Independence Day is right around the corner, and while it may look a bit different this year with socially distanced grill outs and get togethers, Cameron Hughes Wine has got you covered with a food and wine pairing menu that features some of their most popular wines:
If you plan on grilling chicken with herbs or have any potato-based sides, this is going to be your go-to pairing. A welcome accompaniment to pasta salads as well, but don’t forget our friends in the sea. This will be perfect for those grilling shrimp, scallops, halibut steaks or swordfish.
Not everyone wants a red wine with grilled meats and veggies. This is the perfectly robust and rich white to save the day. Just as at home with Chicken as it is Steak, the fuller body on this white blend will mingle perfectly on the palate with that classic “grilled” flavor on anything.
Let’s face it, some folks just like a sweet wine. That’s totally fine, so go ahead and serve them pulled pork with the classic vinegar and spicy Carolina BBQ sauce, paired alongside this gem, perfect for cutting the fat, sweetening the vinegar, and taking a bit of the edge off of the spice.
At CHW, this wine affectionately falls into a lesser-known category of Napa reds – “Pork Reds” to be precise – a category reserved for non-Pinot Noir reds that are excellent accompaniments to grilled bone-in pork chops. A nice rub of Montreal chop seasoning, grilled medium rare, makes for perfect company with this elegantly structured Yountville Napa Cab.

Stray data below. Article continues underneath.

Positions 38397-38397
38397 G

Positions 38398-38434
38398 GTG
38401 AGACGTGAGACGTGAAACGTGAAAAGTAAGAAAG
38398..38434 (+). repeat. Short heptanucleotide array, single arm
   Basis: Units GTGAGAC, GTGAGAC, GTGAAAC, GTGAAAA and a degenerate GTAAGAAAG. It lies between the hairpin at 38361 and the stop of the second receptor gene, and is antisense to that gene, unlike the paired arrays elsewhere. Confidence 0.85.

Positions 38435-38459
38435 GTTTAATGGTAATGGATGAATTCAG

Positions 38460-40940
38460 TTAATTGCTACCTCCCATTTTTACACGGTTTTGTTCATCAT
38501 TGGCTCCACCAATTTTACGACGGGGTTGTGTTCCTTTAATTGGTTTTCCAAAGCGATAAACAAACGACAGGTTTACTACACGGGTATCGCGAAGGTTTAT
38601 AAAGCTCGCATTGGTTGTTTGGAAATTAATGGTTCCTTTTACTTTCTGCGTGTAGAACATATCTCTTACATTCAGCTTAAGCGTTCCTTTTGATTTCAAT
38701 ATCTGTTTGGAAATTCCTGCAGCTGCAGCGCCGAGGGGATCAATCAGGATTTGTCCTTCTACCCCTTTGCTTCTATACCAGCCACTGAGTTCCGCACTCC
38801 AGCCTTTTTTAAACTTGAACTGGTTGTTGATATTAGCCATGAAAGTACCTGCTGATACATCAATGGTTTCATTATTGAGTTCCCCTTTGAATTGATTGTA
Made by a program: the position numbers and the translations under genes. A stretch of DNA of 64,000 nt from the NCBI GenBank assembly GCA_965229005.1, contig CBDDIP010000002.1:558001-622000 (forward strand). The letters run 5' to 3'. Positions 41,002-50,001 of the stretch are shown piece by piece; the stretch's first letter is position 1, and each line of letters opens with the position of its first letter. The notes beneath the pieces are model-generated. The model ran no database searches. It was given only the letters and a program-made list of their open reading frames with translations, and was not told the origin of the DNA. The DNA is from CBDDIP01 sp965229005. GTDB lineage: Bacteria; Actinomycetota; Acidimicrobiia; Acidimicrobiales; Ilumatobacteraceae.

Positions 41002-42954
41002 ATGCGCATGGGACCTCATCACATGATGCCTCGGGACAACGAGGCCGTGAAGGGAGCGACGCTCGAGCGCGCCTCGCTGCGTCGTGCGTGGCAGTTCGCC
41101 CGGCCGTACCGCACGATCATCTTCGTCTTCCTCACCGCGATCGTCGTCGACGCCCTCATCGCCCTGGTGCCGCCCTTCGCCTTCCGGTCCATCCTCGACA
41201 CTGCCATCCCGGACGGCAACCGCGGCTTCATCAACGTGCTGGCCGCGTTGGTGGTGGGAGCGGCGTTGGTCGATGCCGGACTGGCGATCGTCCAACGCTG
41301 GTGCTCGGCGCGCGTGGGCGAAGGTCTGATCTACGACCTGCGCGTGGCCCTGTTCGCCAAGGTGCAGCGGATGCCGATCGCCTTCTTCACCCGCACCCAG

Mendocino Field Blend ($13)
You’ll be hard pressed to find a better partner to a burger just off the grill. Irrelevant of fixins on your burger, this is the perfect wine to enjoy alongside any twist on the July 4th classic.
This is a grilled steak Zinfandel. No matter if it’s NY, Ribeye, Filet, or Tri-tip, this will be your best friend, and you won’t need to break the bank opening some Napa Valley big boy wine. This’ll do just right by your grilled tomahawk and your wallet.
About Cameron Hughes:
Cameron Hughes is a California vintner who has hacked the code on sourcing expensive wines on the cheap. As a wine trader, Cameron Hughes doesn’t own vineyards or a winery — his focus is on purely sourcing the best wines and negotiating the best price. Once acquired, the wines are bottled under the Cameron Hughes label and then offered at a fraction of the original price.